24. God has means more efficient, more conducive to his own glory, and more edifying for souls, but they are less sanctifying. These great and dazzling gifts are very gratifying to nature, even when it seems to give way beneath their weight, and thus nourish its secret life; but distresses, continual dyings, and unprofitableness for any good, crucify the most vital parts of the soul, which are those which prevent the coming of the kingdom of God.

25. In our solemn feasts, some strive to do something for Thee, O my God! and others, that Thou mayest do something for them; but neither of these is permitted to us. Love forbids the one and cannot suffer the other.

26. It is harder to die to our virtues than to our vices; but the one is just as necessary as the other for perfect union. Our attachments are the stronger as they are more spiritual. 27. What is a help to perfection at one time, is a hinderance at another; what formerly helped you in your way to God, will now prevent your reaching Him; the more wants we have, the further we are from God, and the nearer we approach him, the better can we dispense with everything that is not Himself. When we have come there, we use everything indifferently, andhave no more need but of Him.

28. Who can say to what extent the divine abandonment will carry the poor soul that is given up to it? or rather, to whom can we describe the extremity of sacrifice which God exacts from his simple victim? He raises him by degrees, and then plunges him into the abyss; he discovers new points to him day by day, and never ceases until he has sacrificed everything God wills, putting no other bounds to his abandonment than God does to his decrees. He even goes further, submitting to everything that God could do, or his sovereign will ordain. Then every selfish interest is given up; allis surrendered to the Author of All, and God reigns supreme over his nothingness.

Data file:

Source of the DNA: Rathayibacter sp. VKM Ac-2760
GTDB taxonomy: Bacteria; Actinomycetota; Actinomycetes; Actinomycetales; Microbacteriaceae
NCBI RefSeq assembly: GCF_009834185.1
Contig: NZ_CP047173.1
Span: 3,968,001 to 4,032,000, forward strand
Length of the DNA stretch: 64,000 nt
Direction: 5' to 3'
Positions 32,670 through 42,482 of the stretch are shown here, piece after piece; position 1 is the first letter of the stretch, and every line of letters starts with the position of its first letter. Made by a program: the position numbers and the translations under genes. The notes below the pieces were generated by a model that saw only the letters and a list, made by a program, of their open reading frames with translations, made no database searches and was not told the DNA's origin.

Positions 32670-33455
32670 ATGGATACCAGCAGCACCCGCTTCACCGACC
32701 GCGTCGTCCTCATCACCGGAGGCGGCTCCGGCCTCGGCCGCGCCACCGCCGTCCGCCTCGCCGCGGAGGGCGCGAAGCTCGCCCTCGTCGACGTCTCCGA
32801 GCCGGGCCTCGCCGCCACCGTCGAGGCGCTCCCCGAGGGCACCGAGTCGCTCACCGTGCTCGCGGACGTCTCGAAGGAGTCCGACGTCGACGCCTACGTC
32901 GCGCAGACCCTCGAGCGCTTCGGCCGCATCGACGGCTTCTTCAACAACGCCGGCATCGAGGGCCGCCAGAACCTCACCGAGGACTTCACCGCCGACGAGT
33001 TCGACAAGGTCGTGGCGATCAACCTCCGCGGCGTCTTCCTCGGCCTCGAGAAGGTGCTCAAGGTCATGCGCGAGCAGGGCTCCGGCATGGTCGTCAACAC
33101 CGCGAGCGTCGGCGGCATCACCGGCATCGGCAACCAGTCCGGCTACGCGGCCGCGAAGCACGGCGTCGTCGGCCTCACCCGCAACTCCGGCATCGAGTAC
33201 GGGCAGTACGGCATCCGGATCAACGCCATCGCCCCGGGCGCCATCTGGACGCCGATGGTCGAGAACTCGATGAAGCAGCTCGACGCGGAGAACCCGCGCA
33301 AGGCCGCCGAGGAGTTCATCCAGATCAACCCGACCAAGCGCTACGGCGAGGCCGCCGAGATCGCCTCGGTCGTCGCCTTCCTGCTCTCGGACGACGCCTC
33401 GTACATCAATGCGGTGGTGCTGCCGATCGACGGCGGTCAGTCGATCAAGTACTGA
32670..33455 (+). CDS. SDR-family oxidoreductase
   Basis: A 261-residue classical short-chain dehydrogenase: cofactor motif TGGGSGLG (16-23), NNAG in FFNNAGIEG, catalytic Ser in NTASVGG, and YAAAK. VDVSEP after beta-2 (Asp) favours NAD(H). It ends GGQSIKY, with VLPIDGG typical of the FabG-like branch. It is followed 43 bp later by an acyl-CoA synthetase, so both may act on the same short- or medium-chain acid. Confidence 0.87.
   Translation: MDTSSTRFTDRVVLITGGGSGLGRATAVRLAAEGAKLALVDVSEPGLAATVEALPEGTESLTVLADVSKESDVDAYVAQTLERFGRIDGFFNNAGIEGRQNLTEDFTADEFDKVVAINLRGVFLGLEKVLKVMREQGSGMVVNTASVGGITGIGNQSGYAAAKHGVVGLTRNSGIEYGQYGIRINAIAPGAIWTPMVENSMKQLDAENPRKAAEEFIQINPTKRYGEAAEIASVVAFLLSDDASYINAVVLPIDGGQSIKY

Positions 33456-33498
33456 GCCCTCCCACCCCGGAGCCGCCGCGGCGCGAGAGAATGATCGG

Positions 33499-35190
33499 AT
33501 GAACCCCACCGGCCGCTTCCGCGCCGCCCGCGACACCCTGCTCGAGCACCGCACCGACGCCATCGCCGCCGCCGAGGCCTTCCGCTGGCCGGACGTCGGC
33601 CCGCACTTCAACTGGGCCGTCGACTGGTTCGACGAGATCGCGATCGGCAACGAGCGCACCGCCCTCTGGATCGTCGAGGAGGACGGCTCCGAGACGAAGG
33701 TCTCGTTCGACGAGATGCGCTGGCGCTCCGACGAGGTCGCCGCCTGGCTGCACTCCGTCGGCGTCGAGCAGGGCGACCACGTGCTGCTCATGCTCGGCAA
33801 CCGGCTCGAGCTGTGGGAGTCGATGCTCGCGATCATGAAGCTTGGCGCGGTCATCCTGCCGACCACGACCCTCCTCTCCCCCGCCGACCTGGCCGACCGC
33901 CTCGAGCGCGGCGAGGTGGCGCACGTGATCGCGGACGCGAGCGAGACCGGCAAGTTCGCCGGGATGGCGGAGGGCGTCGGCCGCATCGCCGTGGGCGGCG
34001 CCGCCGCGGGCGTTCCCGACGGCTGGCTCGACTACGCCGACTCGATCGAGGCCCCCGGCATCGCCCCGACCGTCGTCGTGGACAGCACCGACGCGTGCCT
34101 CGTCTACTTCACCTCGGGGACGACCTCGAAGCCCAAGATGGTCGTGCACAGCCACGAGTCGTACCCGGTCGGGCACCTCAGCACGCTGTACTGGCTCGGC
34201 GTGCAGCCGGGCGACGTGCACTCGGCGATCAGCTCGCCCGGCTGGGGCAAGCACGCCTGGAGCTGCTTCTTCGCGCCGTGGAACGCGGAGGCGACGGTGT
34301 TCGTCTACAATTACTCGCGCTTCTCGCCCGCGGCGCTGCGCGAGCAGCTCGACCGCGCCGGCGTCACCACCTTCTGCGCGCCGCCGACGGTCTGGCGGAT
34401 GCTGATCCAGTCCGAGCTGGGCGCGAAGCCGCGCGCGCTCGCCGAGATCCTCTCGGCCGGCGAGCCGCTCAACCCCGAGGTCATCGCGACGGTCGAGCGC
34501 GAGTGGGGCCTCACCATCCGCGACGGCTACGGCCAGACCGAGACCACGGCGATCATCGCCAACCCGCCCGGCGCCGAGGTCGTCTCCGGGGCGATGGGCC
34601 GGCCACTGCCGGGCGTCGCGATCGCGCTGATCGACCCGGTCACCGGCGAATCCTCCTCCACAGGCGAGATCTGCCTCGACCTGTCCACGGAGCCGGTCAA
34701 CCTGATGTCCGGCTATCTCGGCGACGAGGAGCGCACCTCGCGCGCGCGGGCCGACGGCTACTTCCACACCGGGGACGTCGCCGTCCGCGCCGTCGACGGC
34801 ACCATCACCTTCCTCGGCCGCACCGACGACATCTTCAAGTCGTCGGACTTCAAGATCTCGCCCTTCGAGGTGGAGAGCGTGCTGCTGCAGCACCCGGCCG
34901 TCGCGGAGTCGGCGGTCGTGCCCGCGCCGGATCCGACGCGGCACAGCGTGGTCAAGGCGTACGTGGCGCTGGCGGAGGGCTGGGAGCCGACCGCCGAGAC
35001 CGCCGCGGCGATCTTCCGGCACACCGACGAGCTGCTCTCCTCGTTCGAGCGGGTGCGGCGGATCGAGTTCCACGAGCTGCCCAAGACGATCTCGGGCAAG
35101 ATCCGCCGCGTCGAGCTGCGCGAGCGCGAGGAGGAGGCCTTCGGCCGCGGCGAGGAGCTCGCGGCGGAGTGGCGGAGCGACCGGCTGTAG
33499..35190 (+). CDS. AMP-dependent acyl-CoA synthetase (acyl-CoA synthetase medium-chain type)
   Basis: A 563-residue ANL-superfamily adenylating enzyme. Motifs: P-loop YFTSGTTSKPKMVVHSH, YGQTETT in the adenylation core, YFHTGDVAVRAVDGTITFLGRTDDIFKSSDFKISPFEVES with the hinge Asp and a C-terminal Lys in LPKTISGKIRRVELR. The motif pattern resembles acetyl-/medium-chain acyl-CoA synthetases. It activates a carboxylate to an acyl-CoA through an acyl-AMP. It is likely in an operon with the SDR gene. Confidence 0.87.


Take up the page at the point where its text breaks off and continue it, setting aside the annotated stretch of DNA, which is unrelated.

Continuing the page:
29. God gives us gifts, graces, and natural talents, not for our own use, but that we may render them to Him. He takes pleasure in giving and in taking them away, or in so disposing of us, that we cannot enjoy them; but their grand use is to be offered in a continual sacrifice to Him; and byt his He is most glorified.